Telegraph – Occupy protesters were right, says Bank of England official
Guardian – Bank of England official: Occupy Movement right about global recession
Top Bank of England director admits Occupy movement had a point
 Statements of Occupy London General Assembly and Working Groups –
“Insanity: doing the same thing over and over again and expecting different results.” (Albert Einstein)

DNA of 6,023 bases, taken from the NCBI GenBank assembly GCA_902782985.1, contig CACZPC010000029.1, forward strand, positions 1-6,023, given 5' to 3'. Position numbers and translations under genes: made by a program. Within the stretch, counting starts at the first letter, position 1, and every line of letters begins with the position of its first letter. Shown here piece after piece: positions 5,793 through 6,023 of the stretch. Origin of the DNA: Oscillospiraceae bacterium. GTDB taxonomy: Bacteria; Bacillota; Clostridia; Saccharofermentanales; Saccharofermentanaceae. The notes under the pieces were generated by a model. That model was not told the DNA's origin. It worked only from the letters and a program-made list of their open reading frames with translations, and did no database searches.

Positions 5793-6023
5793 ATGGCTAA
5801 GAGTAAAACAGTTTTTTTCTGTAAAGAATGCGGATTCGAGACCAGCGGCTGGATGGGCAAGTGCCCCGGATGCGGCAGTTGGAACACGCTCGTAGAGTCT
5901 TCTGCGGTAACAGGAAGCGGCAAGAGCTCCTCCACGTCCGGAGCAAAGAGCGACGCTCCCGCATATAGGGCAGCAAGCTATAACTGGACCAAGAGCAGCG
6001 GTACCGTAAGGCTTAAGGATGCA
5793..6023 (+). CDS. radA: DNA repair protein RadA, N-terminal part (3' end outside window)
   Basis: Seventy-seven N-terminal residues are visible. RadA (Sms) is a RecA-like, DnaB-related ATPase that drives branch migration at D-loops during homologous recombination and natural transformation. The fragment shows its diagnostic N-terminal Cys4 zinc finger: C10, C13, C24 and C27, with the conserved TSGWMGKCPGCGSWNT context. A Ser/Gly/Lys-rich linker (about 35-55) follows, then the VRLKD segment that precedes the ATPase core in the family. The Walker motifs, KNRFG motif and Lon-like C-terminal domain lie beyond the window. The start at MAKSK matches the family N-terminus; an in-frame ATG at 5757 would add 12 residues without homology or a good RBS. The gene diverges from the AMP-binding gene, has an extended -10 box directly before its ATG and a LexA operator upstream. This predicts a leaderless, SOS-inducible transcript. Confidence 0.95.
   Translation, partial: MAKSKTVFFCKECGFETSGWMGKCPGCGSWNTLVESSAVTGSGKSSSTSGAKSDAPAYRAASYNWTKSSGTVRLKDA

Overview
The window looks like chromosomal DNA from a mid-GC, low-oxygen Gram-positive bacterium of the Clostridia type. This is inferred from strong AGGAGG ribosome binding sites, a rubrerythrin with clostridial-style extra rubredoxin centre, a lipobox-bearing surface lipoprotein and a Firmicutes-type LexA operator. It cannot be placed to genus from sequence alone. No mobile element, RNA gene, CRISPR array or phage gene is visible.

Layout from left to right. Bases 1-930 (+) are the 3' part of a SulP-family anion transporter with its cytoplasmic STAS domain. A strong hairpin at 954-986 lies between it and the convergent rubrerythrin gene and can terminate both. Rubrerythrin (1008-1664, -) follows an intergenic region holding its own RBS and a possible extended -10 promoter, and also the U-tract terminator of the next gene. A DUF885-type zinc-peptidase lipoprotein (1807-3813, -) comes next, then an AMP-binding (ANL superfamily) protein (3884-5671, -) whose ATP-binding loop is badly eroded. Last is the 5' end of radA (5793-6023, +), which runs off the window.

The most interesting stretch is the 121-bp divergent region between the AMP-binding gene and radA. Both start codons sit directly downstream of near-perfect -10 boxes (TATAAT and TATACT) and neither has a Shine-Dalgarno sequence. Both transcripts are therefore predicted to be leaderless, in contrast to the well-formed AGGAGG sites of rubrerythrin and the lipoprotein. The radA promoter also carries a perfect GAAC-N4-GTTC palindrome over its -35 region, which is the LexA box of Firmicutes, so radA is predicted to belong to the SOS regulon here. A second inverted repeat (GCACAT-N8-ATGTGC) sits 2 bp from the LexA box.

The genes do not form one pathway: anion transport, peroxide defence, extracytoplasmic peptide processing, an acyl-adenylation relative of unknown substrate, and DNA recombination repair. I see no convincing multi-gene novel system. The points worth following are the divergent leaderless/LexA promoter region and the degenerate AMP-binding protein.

Whilst hearing a policymaker from the Bank of England engage in open discussion with (and praising) the Occupy role in bringing about change is hopeful, it was difficult not to see the presentation as somehow overoptimistic, that the system has heard the people and that change is under way. It is true that the separation of retail and investment banking is a step (strongly resisted, we might add) in the right direction, but the assumption that on account of such separation the speculative casino will continue on its own merry way without causing the same disasters it has brought about is naïve. As long as there is a produce-nothing, create-nothing get-rich-quick wheel the brain drain, or brain waste of intelligent and highly educated people (also mentioned by Haldane) who could have been addressing the real problems of the world – incurable diseases, climate change, energy – will not stop. Nor will the diversion of funds from the real economy to the speculative one, even if banks cannot do it, “investors” can, and will, encouraged by the ever-present oracles of the Credit Rating Agencies pretending not to be biased towards client companies. Not to mention that “the new Bank of England leaf” does not include a plan to close Tax Havens, hoarding at present over £21 trillion, some calculate much more.